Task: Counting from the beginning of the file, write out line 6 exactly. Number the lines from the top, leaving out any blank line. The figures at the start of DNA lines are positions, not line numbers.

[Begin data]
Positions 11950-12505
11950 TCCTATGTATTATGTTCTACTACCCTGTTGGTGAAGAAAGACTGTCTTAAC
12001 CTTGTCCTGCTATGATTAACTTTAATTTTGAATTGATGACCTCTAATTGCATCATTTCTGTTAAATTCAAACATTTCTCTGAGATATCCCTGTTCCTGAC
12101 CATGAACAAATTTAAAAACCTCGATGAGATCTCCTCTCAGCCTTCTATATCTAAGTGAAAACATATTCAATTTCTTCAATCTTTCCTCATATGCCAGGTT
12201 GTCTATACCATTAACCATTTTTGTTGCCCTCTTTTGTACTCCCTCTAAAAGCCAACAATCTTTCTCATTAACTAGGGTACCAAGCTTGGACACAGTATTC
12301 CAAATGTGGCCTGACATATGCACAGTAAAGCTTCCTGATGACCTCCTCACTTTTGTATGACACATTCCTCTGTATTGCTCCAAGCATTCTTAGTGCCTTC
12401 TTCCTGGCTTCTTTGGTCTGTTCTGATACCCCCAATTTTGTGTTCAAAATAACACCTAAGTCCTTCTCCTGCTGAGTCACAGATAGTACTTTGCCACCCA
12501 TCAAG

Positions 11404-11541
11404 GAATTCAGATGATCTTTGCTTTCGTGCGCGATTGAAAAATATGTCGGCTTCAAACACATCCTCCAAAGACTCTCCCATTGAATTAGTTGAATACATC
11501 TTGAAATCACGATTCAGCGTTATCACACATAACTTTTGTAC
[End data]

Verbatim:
12301 CAAATGTGGCCTGACATATGCACAGTAAAGCTTCCTGATGACCTCCTCACTTTTGTATGACACATTCCTCTGTATTGCTCCAAGCATTCTTAGTGCCTTC